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Site-specific water quality guidelines: 2. Development of a water quality regulation framework for pulse exposures of mine water discharges at a uranium mine in northern Australia

Abstract

The Ranger Uranium Mine, in northern Australia, is monitored by the Supervising Scientist Division (SSD) of the Australian Government to ensure that it does not impact on the highly valued aquatic ecosystems of Kakadu National Park. In 2010, the SSD adopted the continuous monitoring of electrical conductivity (EC) and turbidity, in combination with event-triggered automated grab samples, as its primary water quality monitoring method. The continuous monitoring of EC has shown that mine discharges typically occur over short-term ‘pulse’ durations of minutes to hours. Given that magnesium (Mg) is the most likely mine-derived solute to approach or exceed the applicable water quality limit value, the focus has been on developing a pulse exposure assessment framework for Mg, as represented by its proxy EC, which is tracked by the continuous monitoring system. This study presents a possible ecotoxicologically derived Mg pulse exposure limit and trigger regulation framework for Magela and Gulungul Creeks and an assessment of historic continuous monitoring EC data from these creeks. This framework demonstrates potential to supersede the current EC guideline and associated trigger levels, which are statistically derived from historic grab sample data.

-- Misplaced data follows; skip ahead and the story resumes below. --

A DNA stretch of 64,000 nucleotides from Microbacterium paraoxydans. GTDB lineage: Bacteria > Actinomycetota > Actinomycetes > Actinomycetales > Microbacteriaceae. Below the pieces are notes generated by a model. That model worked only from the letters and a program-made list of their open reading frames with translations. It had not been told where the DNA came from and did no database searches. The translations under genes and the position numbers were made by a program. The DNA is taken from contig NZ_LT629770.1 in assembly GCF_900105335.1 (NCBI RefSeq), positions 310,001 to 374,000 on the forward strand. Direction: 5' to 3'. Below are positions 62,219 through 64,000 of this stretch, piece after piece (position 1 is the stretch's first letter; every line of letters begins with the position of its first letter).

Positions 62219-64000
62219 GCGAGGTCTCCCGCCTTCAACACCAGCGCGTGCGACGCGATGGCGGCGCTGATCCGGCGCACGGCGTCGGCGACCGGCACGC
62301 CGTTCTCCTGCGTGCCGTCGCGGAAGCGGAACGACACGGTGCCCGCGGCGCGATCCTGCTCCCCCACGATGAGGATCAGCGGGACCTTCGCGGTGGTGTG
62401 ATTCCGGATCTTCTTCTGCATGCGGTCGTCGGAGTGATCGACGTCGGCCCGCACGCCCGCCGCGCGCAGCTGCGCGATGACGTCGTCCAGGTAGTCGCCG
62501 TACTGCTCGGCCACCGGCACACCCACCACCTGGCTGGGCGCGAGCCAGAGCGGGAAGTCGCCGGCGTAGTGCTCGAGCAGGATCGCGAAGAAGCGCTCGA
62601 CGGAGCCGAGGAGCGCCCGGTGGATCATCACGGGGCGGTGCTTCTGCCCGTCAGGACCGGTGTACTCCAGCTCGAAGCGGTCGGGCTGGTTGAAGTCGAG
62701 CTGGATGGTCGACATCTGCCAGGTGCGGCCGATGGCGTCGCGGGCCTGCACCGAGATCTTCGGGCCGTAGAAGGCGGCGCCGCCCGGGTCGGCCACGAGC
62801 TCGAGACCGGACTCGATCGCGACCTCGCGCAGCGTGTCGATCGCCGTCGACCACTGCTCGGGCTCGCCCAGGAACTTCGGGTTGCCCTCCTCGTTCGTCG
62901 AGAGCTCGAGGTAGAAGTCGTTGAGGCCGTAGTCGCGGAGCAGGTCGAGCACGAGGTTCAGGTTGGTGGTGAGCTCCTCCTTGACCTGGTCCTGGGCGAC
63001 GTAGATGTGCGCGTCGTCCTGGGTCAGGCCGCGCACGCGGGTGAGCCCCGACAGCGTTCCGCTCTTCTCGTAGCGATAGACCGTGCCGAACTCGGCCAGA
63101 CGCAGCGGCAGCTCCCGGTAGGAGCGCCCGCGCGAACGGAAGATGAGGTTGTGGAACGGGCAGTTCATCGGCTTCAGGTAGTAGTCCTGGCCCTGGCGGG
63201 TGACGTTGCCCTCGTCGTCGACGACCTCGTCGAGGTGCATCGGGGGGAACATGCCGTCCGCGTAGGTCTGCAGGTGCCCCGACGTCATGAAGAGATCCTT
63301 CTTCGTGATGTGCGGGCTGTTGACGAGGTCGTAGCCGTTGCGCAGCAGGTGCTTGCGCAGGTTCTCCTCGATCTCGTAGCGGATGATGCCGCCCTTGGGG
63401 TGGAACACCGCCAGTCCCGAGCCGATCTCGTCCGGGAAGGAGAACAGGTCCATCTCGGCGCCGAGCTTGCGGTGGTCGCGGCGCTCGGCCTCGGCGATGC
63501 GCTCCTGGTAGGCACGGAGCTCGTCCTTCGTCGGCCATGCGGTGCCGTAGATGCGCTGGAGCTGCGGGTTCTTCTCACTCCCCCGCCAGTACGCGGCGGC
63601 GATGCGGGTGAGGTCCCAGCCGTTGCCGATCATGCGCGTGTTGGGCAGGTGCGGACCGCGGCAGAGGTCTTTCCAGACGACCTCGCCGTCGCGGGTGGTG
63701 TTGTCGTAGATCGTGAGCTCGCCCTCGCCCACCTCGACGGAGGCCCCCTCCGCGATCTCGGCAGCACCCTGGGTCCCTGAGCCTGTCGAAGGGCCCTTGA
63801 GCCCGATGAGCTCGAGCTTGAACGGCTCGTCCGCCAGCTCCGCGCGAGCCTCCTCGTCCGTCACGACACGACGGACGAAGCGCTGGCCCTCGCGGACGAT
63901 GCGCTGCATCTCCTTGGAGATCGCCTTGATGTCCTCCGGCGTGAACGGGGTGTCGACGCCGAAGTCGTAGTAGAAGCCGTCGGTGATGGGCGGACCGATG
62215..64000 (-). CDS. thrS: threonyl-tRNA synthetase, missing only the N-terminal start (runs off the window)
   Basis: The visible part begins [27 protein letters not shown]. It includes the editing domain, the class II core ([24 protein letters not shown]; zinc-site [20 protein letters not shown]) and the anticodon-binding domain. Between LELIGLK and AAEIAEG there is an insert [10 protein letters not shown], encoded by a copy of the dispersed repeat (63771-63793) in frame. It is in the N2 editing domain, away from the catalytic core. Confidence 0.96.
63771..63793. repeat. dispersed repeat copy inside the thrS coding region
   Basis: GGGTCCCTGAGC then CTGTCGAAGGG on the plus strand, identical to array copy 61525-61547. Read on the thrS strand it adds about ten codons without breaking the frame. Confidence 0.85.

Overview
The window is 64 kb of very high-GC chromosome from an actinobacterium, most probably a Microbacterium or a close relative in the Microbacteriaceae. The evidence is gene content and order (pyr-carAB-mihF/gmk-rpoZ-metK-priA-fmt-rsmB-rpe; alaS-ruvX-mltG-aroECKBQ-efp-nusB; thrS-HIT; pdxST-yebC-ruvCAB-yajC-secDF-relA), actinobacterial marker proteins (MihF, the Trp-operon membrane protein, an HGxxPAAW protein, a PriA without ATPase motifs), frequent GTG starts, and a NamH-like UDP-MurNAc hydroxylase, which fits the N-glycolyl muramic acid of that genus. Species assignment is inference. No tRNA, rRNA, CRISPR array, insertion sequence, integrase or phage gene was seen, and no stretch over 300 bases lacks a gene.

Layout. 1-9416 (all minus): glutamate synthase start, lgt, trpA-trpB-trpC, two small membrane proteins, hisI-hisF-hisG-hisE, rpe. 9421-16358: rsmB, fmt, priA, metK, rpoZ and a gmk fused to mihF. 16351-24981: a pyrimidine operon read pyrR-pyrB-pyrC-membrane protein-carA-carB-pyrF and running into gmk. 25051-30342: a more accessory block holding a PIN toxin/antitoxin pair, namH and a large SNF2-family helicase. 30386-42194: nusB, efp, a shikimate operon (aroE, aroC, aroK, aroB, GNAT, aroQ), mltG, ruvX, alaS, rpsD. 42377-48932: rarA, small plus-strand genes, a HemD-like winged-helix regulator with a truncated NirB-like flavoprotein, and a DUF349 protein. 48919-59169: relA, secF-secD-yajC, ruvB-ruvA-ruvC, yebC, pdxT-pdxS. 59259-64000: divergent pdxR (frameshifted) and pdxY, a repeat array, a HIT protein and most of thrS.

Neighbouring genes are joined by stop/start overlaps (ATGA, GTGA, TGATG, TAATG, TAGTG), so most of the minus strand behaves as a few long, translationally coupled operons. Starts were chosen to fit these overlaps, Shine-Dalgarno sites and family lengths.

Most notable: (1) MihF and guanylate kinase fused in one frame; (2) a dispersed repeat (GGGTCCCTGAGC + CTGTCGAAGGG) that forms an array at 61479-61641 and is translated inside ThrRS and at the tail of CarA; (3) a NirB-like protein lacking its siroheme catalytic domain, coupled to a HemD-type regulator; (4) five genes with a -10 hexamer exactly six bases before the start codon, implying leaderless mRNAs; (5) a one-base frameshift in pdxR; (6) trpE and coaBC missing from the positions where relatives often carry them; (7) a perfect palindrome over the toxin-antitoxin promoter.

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Correspondence to A. Sinclair.

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Responsible editor: Philippe Garrigues

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Sinclair, A., Tayler, K., van Dam, R. et al. Site-specific water quality guidelines: 2. Development of a water quality regulation framework for pulse exposures of mine water discharges at a uranium mine in northern Australia. Environ Sci Pollut Res 21, 131–140 (2014). https://doi.org/10.1007/s11356-013-1922-4

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  • DOI: https://doi.org/10.1007/s11356-013-1922-4

Keywords

  • Water quality guidelines
  • Regulation
  • Uranium
  • Mining
  • Trigger values
  • Alligator Rivers Region
  • Aquatic ecosystems